'Harry Potter' books banned from Catholic school in Nashville

TENNESSEE -- According to a local newspaper, students at a Catholic school in Nashville can no longer check out "Harry Potter" books from the library.

Apparently, a pastor at the school sent an email saying the curses and spells in the books are actual curses and spells, which can conjure evil spirits.

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In an email obtained by The Tennessean , the Rev. Dan Reehil of Nashville's St. Edward Catholic School said he consulted exorcists in the U.S. and Rome who recommended removing the books.

Reehil wrote, "The curses and spells used in the books are actual curses and spells; which when read by a human being risk conjuring evil spirits into the presence of the person reading the text."

Catholic Diocese of Nashville superintendent Rebecca Hammel said Reehil has the final say at his school.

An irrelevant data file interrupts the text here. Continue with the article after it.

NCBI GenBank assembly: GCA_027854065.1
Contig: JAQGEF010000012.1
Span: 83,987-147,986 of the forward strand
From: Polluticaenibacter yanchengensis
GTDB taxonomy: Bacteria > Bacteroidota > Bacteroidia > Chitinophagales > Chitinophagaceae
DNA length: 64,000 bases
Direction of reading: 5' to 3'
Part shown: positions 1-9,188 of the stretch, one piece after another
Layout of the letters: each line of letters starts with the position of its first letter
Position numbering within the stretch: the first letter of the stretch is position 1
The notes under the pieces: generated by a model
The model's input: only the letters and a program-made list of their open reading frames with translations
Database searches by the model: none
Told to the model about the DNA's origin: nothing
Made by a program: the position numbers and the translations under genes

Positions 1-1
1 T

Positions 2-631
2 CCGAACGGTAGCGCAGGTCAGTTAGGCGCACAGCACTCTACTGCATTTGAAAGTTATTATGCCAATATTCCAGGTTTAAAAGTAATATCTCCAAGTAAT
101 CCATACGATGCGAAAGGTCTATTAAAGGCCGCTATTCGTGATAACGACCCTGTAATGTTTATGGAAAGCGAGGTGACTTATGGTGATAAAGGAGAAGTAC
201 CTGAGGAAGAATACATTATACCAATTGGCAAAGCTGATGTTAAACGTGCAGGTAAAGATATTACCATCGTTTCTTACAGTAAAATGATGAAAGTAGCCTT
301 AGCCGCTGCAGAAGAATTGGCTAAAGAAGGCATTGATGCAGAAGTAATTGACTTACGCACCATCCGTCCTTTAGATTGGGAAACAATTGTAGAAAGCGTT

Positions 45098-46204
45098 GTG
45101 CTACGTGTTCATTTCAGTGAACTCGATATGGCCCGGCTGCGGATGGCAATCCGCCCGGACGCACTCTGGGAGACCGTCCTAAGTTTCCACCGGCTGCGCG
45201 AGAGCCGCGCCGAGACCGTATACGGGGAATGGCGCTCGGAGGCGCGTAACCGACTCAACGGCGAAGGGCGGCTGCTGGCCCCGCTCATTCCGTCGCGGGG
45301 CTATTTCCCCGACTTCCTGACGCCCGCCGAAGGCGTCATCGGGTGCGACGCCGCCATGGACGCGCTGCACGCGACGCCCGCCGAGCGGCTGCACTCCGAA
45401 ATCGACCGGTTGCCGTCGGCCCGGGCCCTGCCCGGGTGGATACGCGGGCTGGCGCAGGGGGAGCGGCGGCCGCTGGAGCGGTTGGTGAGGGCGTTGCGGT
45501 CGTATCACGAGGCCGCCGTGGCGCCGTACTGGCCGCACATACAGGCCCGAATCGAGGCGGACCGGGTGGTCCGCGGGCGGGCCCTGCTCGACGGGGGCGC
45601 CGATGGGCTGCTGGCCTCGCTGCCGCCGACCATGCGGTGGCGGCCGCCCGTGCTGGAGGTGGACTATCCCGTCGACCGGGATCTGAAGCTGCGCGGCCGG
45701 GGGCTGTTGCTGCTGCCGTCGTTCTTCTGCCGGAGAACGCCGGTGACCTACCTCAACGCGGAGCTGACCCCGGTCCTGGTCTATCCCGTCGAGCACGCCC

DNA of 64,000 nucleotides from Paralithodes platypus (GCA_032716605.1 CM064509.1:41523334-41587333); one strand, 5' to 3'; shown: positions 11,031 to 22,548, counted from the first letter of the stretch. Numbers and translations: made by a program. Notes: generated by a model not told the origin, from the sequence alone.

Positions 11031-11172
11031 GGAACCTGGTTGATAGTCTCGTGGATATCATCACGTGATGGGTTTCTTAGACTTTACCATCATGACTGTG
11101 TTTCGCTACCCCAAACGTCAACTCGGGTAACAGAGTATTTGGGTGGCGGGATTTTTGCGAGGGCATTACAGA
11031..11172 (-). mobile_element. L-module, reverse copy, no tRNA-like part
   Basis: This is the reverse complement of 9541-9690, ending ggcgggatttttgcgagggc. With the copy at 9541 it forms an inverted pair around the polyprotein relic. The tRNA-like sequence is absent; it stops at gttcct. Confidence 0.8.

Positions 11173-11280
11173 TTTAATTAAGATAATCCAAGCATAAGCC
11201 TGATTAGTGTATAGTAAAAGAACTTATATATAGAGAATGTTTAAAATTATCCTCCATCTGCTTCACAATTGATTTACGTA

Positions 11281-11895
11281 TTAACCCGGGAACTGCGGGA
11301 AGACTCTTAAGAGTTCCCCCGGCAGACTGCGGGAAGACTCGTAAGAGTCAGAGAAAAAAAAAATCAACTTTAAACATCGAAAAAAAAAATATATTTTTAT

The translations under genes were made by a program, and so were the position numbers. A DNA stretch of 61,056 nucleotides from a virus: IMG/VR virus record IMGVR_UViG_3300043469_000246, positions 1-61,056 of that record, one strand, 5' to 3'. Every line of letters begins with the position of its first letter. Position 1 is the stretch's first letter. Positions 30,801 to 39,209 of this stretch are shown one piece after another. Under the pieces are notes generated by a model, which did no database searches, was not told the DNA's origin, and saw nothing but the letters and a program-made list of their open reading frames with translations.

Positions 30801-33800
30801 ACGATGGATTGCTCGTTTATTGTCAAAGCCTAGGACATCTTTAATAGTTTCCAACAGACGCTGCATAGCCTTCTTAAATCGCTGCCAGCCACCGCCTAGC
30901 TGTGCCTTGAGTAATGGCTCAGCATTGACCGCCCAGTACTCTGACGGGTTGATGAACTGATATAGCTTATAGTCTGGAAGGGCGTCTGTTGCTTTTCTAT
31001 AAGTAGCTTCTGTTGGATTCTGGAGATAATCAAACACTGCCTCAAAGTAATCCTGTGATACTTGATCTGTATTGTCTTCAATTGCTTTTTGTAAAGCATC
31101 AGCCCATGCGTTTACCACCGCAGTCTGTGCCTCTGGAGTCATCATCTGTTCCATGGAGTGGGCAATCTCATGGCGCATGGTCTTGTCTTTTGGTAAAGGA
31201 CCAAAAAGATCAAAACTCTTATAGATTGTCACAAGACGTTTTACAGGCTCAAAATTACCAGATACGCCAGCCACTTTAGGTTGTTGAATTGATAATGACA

Hammel said she thinks the books by J.K. Rowling are still on the shelves of other libraries in the diocese.

The pastor won't be back until Wednesday to confirm the story, but a superintendent for the Catholic diocese of Nashville said the email is real.

ABC7 News tried reaching out to the school this morning, but they are closed for Labor Day.

The Associated Press contributed to this story.
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